Michael Barone
"We're eyeball to eyeball, and I think the other fellow just blinked," Secretary of State Dean Rusk famously said during the Cuban missile crisis.

Barack Obama has been doing a lot of blinking lately. On Syria especially.

"There would be enormous consequences if we start seeing movements on the chemical weapons front or the use of chemical weapons," he said back in August 2012. Chemical weapons were a "red line."

Presumably the president hoped that his statement would deter Bashar Assad's embattled regime from using chemical weapons. And presumably he hoped that his demand in 2011 for Assad to relinquish power would be obeyed.

Obama surely hoped back then that the Syrian dictator would be overthrown quickly, as his counterparts in Tunisia, Egypt and Libya had been. Unfortunately, Assad has proved to be tougher and more ruthless.

Last December, the U.S. consul in Istanbul reported evidence of chemical gas attacks in Syria to the State Department. Last week, it was reported that all U.S. intelligence agencies believe that sarin gas has been deployed there.

But Obama has been unwilling to change his policies significantly. He has not ordered imposition of a no-fly zone, as Bill Clinton did in Kosovo in the 1990s.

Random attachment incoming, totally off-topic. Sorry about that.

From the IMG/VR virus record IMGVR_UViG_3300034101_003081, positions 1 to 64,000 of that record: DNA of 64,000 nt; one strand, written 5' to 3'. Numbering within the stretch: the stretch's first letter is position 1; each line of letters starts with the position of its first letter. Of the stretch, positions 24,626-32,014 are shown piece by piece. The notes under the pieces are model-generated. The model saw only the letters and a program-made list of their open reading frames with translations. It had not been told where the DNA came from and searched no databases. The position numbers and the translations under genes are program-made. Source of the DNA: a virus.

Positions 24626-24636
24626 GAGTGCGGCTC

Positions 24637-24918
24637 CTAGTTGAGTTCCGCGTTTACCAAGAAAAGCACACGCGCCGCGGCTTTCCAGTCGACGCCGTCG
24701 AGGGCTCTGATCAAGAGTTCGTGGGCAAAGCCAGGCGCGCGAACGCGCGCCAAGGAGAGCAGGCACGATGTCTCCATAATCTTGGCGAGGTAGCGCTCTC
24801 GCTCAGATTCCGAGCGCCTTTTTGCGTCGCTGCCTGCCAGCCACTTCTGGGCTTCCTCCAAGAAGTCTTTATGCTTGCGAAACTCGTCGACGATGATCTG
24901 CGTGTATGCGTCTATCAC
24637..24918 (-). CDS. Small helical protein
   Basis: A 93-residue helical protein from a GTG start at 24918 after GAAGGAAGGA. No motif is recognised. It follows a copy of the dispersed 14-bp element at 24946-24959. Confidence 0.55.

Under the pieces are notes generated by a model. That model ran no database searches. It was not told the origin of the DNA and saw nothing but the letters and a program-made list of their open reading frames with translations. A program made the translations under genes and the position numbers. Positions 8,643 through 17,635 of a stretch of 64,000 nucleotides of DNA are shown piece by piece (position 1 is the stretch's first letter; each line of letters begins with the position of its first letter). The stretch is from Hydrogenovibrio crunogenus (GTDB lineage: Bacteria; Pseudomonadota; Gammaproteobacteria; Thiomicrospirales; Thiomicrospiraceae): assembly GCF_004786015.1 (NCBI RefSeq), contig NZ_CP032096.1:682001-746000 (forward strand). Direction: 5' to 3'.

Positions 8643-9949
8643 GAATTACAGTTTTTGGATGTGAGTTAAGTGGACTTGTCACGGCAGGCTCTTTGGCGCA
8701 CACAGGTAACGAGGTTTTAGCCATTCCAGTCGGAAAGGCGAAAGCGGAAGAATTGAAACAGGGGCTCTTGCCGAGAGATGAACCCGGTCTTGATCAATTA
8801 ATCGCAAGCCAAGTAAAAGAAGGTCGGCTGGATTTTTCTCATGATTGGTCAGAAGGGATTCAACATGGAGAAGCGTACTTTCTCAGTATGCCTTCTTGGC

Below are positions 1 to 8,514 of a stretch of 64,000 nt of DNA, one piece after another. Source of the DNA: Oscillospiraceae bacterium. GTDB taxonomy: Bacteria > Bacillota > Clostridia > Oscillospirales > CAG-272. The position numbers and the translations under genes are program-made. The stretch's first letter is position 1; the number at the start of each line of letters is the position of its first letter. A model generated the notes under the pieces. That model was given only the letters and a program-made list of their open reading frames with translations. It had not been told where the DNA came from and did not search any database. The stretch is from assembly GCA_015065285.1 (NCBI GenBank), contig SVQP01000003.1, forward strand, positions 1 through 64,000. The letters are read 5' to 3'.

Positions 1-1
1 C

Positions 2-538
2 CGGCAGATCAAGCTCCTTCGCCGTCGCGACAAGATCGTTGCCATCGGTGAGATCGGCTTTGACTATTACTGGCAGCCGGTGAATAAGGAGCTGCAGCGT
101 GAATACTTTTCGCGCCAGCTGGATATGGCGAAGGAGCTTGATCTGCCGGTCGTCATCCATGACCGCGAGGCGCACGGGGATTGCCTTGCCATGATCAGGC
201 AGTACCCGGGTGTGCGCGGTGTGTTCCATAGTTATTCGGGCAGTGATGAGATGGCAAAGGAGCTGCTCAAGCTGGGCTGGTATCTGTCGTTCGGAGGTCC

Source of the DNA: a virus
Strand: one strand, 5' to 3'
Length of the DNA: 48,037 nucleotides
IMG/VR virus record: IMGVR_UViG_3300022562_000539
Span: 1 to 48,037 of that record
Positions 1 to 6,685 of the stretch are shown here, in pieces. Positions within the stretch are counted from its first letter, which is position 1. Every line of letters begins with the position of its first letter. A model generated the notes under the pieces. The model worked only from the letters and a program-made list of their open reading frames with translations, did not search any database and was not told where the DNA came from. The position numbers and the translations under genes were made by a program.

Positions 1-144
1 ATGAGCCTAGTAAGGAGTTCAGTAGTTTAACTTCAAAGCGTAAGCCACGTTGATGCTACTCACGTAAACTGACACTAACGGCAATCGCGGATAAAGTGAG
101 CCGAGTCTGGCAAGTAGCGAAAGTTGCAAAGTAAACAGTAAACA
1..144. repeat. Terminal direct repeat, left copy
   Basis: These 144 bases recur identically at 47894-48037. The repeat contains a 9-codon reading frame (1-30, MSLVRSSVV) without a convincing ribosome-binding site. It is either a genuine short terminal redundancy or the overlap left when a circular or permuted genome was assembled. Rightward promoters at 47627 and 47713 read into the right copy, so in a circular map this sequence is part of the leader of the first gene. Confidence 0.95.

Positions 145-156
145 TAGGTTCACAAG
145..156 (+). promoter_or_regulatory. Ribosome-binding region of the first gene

He has not pledged support for the Syrian rebels. Instead, he has indicated that intelligence "assessments" are not conclusive.

"We've got to do everything we can to investigate and establish with some certainty" -- an interesting standard -- "what exactly has happened in Syria," he said at a press conference on Tuesday.

"We will use all the assets and resources that we have at our disposal. We'll work with the neighboring countries to see whether we can establish a clear baseline of facts. And we've also called on the United Nations to investigate."

These are conditions that seem impossible to meet. The United Nations will not act because of the veto of Assad-supporting Russia.

Other nations' intelligence services have already chimed in, concluding that chemical weapons are indeed being used in Syria. Our ability to "investigate and establish with some certainty what exactly has happened in Syria" is limited.

This president, like his predecessors, has to make decisions based on incomplete and imperfect information. It comes with the job.

The red line has been crossed, but the president has decided not to change the game.

This could have perilous consequences. Will Israeli leaders take seriously Obama's pledge that he will not allow Iran to deploy nuclear weapons?


Michael Barone

Michael Barone, senior political analyst for The Washington Examiner (www.washingtonexaminer.com), is a resident fellow at the American Enterprise Institute, a Fox News Channel contributor and a co-author of The Almanac of American Politics. To find out more about Michael Barone, and read features by other Creators Syndicate writers and cartoonists, visit the Creators Syndicate Web page at www.creators.com. COPYRIGHT 2011 THE WASHINGTON EXAMINER. DISTRIBUTED BY CREATORS.COM